PSA is a protein produced by the prostate gland. Although most PSA is carried out of the body in semen, a very small amount escapes into the blood stream. The PSA test is done on blood. Since the amount of PSA in blood is normally minute, the PSA test requires a very sensitive method based on monoclonal antibody technology. PSA in blood can be by itself as free PSA or it can join with other substances in the blood as bound PSA. Total PSA is the sum of free and bound forms. This is what is measured as the standard PSA test.
The PSA value used most frequently as the highest normal level is 4 ng/mL (nanograms per milliliter). However, since the prostate gland generally increases in size and produces more PSA with increasing age, it is normal to have lower levels in young men and higher levels in older men. Age-specific PSA levels are as follows (age group, upper normal): (40 - 49, 2.5), (50 - 59, 3.5), (60 - 69, 4.5), (70 - 79, 6.5). The use of age-specific PSA ranges for the detection of prostate cancer is controversial. Not all studies have agreed that this is better than simply using a level of 4 ng/mL as the highest normal value.
The PSA test is used in several distinctly different ways with respect to detecting prostate cancer. It can be used in men who are not known to have the disease as a screening test. It can be used to gauge the aggressivity of prostate cancer. And it can be used in men with prostate cancer to monitoring their disease.
- Screening test: An abnormal PSA result usually requires additional testing. Levels above 4 ng/mL but less than 10 ng/mL are considered suspicious. However, most men who have this level of PSA do not have prostate cancer. As the PSA levels increase above 10 ng/mL, the probability of prostate cancer increases dramatically.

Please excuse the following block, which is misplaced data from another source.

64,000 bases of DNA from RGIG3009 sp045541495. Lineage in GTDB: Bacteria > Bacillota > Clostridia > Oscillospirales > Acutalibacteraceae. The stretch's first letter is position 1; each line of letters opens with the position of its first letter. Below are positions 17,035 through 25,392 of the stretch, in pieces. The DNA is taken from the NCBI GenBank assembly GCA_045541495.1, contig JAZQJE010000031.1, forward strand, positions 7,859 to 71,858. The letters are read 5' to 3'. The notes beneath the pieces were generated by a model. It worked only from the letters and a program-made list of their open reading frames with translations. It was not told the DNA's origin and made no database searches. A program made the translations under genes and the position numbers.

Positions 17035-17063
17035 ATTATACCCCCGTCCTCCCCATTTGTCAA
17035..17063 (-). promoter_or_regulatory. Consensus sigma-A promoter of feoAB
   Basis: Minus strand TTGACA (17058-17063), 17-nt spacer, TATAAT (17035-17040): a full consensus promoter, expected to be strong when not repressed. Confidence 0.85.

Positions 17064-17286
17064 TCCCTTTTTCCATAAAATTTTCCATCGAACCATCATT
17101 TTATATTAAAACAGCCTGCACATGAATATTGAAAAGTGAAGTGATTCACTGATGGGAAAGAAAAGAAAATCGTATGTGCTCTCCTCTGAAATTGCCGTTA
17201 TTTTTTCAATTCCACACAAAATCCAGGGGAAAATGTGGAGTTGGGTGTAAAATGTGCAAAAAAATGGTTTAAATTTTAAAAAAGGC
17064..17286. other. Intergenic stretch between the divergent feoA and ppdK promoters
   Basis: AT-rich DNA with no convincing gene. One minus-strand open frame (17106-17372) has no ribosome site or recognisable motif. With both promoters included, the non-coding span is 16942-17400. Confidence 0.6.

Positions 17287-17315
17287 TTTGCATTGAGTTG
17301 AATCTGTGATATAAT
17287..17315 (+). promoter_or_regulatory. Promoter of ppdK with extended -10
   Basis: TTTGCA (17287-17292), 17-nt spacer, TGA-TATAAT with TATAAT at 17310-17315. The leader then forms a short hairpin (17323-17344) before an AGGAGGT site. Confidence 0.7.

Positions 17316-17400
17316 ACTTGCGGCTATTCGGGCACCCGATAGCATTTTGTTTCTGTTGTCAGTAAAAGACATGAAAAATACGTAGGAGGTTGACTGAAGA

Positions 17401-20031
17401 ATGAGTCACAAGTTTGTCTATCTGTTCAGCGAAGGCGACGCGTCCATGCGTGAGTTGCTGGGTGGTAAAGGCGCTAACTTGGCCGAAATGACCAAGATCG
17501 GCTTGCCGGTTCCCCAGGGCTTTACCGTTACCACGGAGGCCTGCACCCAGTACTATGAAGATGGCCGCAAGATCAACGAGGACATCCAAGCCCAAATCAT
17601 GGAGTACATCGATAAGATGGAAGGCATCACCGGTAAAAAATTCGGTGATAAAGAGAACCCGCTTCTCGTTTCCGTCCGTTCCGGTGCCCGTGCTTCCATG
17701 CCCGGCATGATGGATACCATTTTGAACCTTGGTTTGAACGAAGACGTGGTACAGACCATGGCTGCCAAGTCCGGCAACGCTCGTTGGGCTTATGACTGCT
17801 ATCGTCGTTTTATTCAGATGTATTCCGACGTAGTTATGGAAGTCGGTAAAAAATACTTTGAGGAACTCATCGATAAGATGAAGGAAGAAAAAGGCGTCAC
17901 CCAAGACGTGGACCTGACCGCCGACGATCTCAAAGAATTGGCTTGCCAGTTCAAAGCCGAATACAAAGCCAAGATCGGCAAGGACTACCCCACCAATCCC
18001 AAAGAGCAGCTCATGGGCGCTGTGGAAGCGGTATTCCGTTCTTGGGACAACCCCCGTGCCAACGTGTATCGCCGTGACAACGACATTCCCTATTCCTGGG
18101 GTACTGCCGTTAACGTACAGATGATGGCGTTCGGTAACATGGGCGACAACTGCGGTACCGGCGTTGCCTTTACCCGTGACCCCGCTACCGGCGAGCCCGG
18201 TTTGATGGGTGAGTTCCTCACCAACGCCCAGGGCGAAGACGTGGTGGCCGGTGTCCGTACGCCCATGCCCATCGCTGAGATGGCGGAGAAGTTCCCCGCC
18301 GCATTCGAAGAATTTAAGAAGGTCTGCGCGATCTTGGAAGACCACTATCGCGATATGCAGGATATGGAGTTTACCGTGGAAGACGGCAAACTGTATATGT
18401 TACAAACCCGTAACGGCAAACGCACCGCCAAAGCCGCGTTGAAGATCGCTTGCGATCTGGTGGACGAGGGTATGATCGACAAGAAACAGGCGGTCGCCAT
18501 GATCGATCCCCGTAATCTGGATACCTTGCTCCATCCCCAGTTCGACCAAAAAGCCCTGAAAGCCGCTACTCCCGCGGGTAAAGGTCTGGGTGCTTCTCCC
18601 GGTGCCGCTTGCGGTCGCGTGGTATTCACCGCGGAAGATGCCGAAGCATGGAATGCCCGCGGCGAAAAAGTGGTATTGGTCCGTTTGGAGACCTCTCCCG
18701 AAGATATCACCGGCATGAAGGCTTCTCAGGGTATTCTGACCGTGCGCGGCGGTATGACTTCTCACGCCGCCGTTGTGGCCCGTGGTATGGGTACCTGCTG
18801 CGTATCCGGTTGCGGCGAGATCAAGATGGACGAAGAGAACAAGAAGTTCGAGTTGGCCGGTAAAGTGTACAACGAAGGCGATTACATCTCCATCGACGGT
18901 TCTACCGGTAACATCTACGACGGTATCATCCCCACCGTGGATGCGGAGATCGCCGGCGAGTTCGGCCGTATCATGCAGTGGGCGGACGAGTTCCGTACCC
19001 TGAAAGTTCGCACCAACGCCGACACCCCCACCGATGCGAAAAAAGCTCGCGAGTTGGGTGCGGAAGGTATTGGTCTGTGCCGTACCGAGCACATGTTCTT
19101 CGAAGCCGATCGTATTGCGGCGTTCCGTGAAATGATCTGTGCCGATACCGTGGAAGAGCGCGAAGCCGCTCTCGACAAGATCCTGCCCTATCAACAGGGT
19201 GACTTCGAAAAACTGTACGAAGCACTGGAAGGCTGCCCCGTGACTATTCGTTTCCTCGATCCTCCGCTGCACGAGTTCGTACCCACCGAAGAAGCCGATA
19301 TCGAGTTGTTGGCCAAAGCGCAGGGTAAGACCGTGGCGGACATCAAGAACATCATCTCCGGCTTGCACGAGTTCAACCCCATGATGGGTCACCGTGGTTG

- Gauge of aggressivity: Men whose PSA level rises rapidly (more than 2 ng per milliliter) during the year before the diagnosis of prostate cancer have a higher risk of dying from prostate cancer despite undergoing radical prostatectomy (surgery that removes the entire prostate gland plus some surrounding tissue).
- Monitoring test: An abnormal PSA result following therapy may indicate recurrence of the prostate cancer.
PSA is not specific to prostate cancer. Other diseases can cause an elevated PSA. The most frequent is benign prostatic hypertrophy (BPH), an increase in the size of the prostate that typically occurs with aging. Infection of the prostate gland (prostatitis) is another relatively common cause of an elevated PSA. Other confounding conditions that can increase PSA include ischemia or infarction, urethral instrumentation, and urinary retention, and prostate biopsy.
The PSA test has other limitations. A small proportion of prostate cancers do not produce a detectable increase in blood PSA, even with advanced disease. Many early cancers will also not produce enough PSA to cause a significantly abnormal blood level. It is therefore important not to rely only on blood PSA testing. The most useful additional test is a physical prostate exam known as the digital rectal exam (DRE).